What happened to us (individually and collectively) matters. Trying to forget awful experiences can be terribly tempting and even seem momentarily possible. The trouble is, ignoring pain does not remove the traumas we’ve all lived through. On the other hand, making that trauma the only important thing in your life prolongs the pain. Healing lies in integrating (rather than forgetting or being consumed by) what we’ve experienced. When we allow past experiences to be a part of our lives, we can utilize those lessons learned and tools gained in our present, to craft a meaningful future. Rather than fight to return to a past version of our lives, what if we explore the ways the pandemic has changed us and make our goal the building of a life for the new version of ourselves that has been born through this life altering experience?
This concept of the interconnectedness of past, present, and future is called integration — the blending of all our experience into a single whole. This simple idea provides a life- changing lens of perception that can be used as a dynamic healing tool for mending our hearts and living a full and meaningful life. In my experience — in my life, my research, and my work with others, particularly related to widowhood — I’ve found integration to be the foundation upon which transformation happens.
Our past, present, and future are irrevocably connected. As we make our way through our daily lives, we count on the continuity between past, present, and future to provide a frame of reference for daily decisions, large and small. Access to resources and experiences from our past shape the decisions we make, the quality of the relationships we have, and the way we process and acclimate to every life experience. We are constantly processing the past and creating the future, while living in the present. This cyclical pattern shapes and reshapes our lived experience to provide our minds and hearts with ever changing information about the world around us.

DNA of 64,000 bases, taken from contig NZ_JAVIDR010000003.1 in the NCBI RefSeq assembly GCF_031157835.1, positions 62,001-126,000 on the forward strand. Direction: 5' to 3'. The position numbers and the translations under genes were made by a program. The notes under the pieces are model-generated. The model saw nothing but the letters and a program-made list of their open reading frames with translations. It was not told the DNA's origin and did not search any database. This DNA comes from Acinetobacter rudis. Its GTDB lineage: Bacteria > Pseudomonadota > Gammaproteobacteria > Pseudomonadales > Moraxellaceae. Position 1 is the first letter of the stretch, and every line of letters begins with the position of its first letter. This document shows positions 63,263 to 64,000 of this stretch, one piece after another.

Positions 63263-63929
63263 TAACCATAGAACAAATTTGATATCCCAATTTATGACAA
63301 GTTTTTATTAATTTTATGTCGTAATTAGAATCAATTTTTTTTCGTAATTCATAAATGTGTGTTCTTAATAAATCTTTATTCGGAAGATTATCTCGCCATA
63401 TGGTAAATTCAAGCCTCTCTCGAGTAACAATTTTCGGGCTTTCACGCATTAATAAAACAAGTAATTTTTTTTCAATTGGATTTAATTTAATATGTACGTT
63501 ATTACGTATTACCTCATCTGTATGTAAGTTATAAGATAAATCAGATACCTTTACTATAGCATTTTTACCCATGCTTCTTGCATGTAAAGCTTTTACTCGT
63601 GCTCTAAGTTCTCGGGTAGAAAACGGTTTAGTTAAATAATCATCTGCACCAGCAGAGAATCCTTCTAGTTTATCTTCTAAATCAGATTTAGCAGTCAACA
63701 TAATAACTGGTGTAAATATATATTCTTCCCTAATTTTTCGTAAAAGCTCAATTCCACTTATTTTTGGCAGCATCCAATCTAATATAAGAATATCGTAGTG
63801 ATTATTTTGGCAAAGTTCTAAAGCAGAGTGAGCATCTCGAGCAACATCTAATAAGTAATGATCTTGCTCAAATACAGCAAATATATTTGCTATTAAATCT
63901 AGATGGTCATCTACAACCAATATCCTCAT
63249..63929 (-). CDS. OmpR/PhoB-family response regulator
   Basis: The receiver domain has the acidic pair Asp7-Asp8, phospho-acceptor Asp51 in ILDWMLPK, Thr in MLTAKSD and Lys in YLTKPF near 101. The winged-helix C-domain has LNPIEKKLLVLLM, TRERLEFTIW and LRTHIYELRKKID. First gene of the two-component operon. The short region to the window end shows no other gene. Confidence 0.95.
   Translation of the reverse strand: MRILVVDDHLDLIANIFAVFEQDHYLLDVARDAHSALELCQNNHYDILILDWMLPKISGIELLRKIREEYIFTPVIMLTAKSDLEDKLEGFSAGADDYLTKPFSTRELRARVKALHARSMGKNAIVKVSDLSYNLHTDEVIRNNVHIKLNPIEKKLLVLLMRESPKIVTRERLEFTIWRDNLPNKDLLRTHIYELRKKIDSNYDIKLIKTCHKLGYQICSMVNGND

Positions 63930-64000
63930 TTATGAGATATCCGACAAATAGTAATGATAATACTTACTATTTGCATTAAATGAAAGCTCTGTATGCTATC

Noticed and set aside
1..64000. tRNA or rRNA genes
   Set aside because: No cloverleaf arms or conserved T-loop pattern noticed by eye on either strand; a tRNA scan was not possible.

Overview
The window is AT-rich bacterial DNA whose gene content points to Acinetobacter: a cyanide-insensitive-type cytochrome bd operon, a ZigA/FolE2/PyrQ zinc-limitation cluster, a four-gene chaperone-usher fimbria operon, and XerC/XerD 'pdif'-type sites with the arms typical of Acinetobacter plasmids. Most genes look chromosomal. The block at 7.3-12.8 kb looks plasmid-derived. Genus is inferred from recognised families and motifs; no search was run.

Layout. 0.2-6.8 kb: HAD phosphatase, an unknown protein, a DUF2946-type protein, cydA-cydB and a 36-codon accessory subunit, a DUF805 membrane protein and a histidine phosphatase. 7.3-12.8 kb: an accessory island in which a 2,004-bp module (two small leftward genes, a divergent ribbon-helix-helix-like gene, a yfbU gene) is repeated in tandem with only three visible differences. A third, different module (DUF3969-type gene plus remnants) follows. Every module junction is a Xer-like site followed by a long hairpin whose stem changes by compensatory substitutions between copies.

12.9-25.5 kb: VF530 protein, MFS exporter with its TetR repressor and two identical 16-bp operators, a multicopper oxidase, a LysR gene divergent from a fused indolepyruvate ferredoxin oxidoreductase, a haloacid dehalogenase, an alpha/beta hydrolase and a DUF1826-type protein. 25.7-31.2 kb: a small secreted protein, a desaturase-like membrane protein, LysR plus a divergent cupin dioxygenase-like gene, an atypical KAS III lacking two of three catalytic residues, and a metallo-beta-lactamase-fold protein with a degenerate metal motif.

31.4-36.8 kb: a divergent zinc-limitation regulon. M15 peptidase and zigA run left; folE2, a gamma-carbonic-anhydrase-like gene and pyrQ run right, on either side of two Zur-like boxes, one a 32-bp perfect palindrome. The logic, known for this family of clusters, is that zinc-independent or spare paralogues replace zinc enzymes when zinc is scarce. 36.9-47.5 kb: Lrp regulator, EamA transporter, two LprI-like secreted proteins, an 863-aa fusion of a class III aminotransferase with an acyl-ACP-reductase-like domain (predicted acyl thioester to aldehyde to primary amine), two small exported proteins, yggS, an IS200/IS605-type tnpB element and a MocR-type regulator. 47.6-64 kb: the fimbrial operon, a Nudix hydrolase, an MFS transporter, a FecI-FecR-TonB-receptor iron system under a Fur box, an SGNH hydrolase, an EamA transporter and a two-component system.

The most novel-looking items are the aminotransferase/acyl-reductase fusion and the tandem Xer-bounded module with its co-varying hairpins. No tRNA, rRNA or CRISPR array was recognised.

Living through a pandemic has changed you. What have you learned about yourself? How has your perspective changed? Have your priorities been shifted by the challenges of the past two years? How are you different right now, and importantly, what does this version of you need to live a meaningful life?
When you allow yourself to ask these questions with an open mind, the answers might surprise you. We have the power to redefine normal. We don’t have to participate in the attempt to return to a past version of our world. We’ve lived through too much, learned too much, changed too much, for an old version of normal to be a real option.
Here’s the good news, when we allow ourselves to be changed by the experiences that break our hearts, that acknowledgement paves the way for healing.
Based on the book Different after You. Copyright © 2022 by Michele Neff Hernandez. Reprinted with permission from New World Library. www.NewWorldLibrary.com